petitioner has chosen not to adduce any evidence to demonstrate that

the returning officer was not right in arriving at the satisfaction which

he did or that the respondent was not enrolled in the electoral list of

that constituency or was the one enrolled in some other constituency.

The High Court has not erred in holding the election of the respondent

not liable to be set aside.

 In  Durga Shankar Mehta Vs. Raghuraj Singh and Ors. –

AIR 1954 SC 250 the Constitution Bench has held that if the want of

qualification does not appear on the face of the nomination paper or of

the electoral roll but is a matter which could be established only by

evidence, an enquiry at the stage of the scrutiny of the nomination

papers is required under the Act only if there is any objection to the

nomination.  The Returning Officer is then bound to make such enquiry

as he thinks proper on the result of which he can either accept or

reject the nomination.  But when the candidate appears to be properly

qualified on the face of the electoral roll and the nomination paper and

no objection is raised to the nomination, the Returning Officer has no

other alternative but to accept the nomination.

 The law so laid down by the Constitution Bench squarely applies

to the present case. On the face of the nomination paper the

respondent was not disqualified in any manner.  The returning officer

satisfied himself as to  the identity of the respondent and, the electoral

roll of the constituency, which was available with him to be seen,

pointed out only an inconsequential technical variation in description,

as already stated hereinabove.  If the contention of the appellant is

that the respondent was not an elector of the constituency and his

nomination paper was therefore liable to be rejected for failure to file a

certified copy of entries of the relevant electoral roll, then it was for

the appellant to raise that objection so as to put the returning officer

on notice, who in his turn could have afforded the respondent an

opportunity of meeting the objection.  Clearly there is no merit in the

plea raised by the appellant.

It is true that mere failure of the appellant in raising objection to

the validity of the nomination paper filed by the respondent before the

returning officer does not stop or exclude the election petitioner from

raising a plea before the High Court that the nomination paper filed by

the respondent was liable to be rejected or could not have been

accepted.  The enquiry which the returning officer has to make under

Section 36 of the Act is summary in character, which he may make as

he thinks necessary either suo moto or on an objection being raised.

Whether such an enquiry was held or not and if held whatever may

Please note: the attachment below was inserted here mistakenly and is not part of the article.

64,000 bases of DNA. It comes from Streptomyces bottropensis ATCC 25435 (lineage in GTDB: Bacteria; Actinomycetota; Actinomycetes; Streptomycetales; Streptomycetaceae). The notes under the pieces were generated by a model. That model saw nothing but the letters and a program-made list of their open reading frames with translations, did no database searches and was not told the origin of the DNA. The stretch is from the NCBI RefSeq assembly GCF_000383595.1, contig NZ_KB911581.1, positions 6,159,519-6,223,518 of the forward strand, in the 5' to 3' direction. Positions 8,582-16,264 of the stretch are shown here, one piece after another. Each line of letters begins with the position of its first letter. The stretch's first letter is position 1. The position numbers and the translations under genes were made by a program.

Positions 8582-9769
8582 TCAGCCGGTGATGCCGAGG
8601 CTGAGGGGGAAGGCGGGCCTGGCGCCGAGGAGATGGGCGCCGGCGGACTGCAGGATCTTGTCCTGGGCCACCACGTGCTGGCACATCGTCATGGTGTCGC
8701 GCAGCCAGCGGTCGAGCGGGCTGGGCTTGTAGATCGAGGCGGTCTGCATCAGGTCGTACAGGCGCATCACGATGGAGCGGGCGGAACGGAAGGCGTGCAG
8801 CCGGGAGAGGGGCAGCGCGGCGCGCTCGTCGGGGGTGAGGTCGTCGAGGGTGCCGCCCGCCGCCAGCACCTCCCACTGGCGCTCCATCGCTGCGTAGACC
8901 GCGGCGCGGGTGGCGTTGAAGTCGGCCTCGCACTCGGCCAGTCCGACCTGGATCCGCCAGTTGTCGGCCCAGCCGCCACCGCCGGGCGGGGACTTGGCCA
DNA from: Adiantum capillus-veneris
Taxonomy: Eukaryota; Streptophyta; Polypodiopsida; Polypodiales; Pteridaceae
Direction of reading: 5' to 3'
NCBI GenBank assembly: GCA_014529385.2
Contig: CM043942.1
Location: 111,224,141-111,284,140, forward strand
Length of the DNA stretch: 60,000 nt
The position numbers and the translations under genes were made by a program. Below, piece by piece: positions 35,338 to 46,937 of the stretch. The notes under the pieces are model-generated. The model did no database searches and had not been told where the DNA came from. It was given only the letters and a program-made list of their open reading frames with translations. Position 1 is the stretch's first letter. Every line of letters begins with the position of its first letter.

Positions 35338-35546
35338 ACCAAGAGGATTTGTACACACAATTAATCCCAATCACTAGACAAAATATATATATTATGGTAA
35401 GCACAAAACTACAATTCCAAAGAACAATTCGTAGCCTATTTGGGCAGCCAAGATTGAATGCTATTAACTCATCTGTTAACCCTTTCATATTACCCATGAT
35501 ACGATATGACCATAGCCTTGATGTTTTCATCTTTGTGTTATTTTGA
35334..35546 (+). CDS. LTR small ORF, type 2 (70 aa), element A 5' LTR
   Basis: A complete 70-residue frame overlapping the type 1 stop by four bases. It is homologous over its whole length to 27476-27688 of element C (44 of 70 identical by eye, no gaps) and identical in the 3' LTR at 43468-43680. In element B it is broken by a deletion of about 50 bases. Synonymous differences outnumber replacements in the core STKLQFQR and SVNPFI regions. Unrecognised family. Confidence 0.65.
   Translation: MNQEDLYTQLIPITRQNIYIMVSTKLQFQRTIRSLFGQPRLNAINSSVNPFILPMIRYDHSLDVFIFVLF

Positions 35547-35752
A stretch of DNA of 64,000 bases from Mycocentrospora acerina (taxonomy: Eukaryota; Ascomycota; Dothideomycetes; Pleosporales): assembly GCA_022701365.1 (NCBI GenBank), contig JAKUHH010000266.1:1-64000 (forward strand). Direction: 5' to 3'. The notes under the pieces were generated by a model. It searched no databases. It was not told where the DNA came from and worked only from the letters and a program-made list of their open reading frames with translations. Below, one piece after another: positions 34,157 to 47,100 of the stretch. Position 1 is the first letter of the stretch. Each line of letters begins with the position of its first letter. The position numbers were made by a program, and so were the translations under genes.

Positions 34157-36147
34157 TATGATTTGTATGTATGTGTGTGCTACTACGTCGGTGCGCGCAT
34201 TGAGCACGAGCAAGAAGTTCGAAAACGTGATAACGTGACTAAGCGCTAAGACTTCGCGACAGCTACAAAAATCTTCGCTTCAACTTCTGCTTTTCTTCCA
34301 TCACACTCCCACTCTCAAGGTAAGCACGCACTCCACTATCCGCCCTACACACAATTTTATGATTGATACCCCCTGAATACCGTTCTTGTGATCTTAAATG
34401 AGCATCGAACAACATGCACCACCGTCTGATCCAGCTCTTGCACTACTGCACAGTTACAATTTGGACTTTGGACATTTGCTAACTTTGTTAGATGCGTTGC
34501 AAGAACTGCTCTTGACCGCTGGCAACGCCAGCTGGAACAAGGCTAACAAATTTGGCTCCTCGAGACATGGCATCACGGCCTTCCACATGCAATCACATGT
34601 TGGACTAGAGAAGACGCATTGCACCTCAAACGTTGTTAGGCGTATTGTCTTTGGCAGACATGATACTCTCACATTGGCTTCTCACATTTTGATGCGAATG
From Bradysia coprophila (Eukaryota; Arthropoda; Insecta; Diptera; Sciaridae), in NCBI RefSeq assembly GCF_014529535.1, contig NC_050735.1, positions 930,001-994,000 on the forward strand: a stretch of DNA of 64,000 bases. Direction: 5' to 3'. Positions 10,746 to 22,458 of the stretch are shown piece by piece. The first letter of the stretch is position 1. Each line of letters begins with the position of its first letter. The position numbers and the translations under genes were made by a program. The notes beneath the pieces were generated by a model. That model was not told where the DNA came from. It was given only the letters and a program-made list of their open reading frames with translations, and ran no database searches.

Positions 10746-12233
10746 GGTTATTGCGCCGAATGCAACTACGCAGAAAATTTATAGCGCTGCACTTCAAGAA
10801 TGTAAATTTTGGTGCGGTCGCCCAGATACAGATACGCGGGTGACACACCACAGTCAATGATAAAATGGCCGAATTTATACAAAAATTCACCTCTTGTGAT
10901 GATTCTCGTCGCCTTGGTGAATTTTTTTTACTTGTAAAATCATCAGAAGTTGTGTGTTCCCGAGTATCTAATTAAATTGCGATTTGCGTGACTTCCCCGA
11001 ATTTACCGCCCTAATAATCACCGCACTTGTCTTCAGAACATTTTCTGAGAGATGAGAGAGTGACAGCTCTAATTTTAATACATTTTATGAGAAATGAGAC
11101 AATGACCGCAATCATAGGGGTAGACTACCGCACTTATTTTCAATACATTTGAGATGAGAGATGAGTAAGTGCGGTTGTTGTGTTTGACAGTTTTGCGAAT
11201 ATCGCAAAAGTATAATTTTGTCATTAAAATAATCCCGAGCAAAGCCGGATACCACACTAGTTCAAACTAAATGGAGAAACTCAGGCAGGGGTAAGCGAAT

have been the result, the propriety of rejection or acceptance of a

nomination paper can always be raised by way of election

petition.(See N.T. Veluswami Thevar Vs. G. Raja Nainar & Ors.,

AIR 1959 SC 422).  But the fact remains that it will be for the election

petitioner to raise necessary pleadings and, if traversed, to

substantiate the same by adducing the necessary evidence.  This the

election petitioner has failed to do before the High Court.  The

inevitable consequence of the election petition being dismissed has

rightly followed.

Even otherwise we find no substance in the plea raised by the

election petitioner.

The appellant submitted that in the election petition it was

specifically alleged that the respondent was not an elector belonging to

the constituency and that it was further obligatory for the respondent

to adduce evidence to show that he was qualified to be a candidate

without the need of filing the certified copies of entries in the electoral

roll before the returning officer.  Such a submission runs counter to

basics of election law.  The success of a winning candidate is not to be

lightly interfered with.  The burden of proof lies on the one who

challenges the election to raise  necessary pleadings and adduce

evidence to prove such averments as would enable the result  of the

election being set aside on any of the grounds available in the law.  In

an election petition if nobody adduces evidence it is the election-

petitioner who fails.  The High Court rightly framed the issue placing

the burden of proof on the election- petitioner.  As no evidence was

adduced by the election-petitioner, the High Court rightly dismissed

the election petition.

The appeal is devoid of any merit and liable to be dismissed.  It

is dismissed though without any order as to the costs.